Intel, Micron Get Even Smaller with 20nm NAND Flash

By Chris Preimesberger  |  Posted 2011-04-14 Print this article Print

New 8GB chip will bring high capacity to smallest-yet form factor for tablets, smartphones, and other devices.

NAND flash chip development has taken its latest step forward.

Only four months after it started shipping its ClearNAND 25-nanometer Flash processor, partners Intel and Micron Technology's joint venture, IM Flash Technologies, on April 14 introduced a 20-nm process for manufacturing even smaller solid-state memory.

The new process produces an 8GB, multi-level cell (MLC) NAND flash device, which measures only 118mm2 yet provides a high-capacity small-form factor storage option.

The smaller size of the chip doesn't seem like a major change, but it enables a 30 to 40 percent reduction in board space (depending on package type) compared to the companies' existing 25nm 8GB NAND device, Micron said.

The resultant chip will be used by device and systems manufacturers for the burgeoning market in embedded applications for handheld devices, enterprise-level servers, tablet computers, MP3 players, digital cameras, security cameras and others.

Micron makes NAND Flash for host processors built by its partner semiconductor firms that include Intel, the world's largest chip maker. With each iteration of its chip, Micron adds more capacity, enabling products and applications to have more functionality.

The NAND flash market has continued to see a significant downward trend in the size of its chips. Boise, Idaho-based Micron, which competes with companies such as Samsung, WD, SanDisk, Toshiba, Seagate and others, has taken the die size down to 20nm from 72nm and above from about three years ago.

Eventually, all nanotechnology has to face its limits, and Micron, Intel and Toshiba have said that NAND flash processing will be approaching that wall in about five years.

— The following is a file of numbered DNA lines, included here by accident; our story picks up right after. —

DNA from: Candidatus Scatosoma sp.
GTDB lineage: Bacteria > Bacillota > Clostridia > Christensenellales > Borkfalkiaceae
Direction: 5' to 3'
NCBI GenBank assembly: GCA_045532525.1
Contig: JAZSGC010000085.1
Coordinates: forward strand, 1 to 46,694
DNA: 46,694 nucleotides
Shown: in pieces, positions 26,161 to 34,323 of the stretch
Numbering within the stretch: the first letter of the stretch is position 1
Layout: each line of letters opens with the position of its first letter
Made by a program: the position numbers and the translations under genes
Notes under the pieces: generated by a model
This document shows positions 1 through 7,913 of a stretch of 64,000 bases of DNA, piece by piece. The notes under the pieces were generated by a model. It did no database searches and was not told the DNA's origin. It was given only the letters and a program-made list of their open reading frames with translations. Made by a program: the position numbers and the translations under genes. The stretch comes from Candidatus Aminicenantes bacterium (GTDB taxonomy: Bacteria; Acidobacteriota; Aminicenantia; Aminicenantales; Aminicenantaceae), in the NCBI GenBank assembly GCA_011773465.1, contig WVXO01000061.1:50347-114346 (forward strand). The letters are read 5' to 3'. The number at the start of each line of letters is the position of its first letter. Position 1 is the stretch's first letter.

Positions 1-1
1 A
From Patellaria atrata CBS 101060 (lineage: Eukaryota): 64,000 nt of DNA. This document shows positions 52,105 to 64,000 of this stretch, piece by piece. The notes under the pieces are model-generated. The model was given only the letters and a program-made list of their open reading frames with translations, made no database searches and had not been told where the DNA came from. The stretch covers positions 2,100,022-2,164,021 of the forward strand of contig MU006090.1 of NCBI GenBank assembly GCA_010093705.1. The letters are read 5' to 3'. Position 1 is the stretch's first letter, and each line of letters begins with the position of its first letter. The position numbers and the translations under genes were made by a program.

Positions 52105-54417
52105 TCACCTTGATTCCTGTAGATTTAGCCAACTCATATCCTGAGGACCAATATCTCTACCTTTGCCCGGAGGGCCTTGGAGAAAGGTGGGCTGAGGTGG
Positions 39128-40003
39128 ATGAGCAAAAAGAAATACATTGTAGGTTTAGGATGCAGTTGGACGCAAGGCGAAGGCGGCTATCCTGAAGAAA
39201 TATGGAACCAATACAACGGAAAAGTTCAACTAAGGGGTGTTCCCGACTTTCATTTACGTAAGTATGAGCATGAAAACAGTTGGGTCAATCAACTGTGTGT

Chris Preimesberger Chris Preimesberger was named Editor-in-Chief of Features & Analysis at eWEEK in November 2011. Previously he served eWEEK as Senior Writer, covering a range of IT sectors that include data center systems, cloud computing, storage, virtualization, green IT, e-discovery and IT governance. His blog, Storage Station, is considered a go-to information source. Chris won a national Folio Award for magazine writing in November 2011 for a cover story on and CEO-founder Marc Benioff, and he has served as a judge for the SIIA Codie Awards since 2005. In previous IT journalism, Chris was a founding editor of both IT Manager's Journal and and was managing editor of Software Development magazine. His diverse resume also includes: sportswriter for the Los Angeles Daily News, covering NCAA and NBA basketball, television critic for the Palo Alto Times Tribune, and Sports Information Director at Stanford University. He has served as a correspondent for The Associated Press, covering Stanford and NCAA tournament basketball, since 1983. He has covered a number of major events, including the 1984 Democratic National Convention, a Presidential press conference at the White House in 1993, the Emmy Awards (three times), two Rose Bowls, the Fiesta Bowl, several NCAA men's and women's basketball tournaments, a Formula One Grand Prix auto race, a heavyweight boxing championship bout (Ali vs. Spinks, 1978), and the 1985 Super Bowl. A 1975 graduate of Pepperdine University in Malibu, Calif., Chris has won more than a dozen regional and national awards for his work. He and his wife, Rebecca, have four children and reside in Redwood City, Calif.Follow on Twitter: editingwhiz

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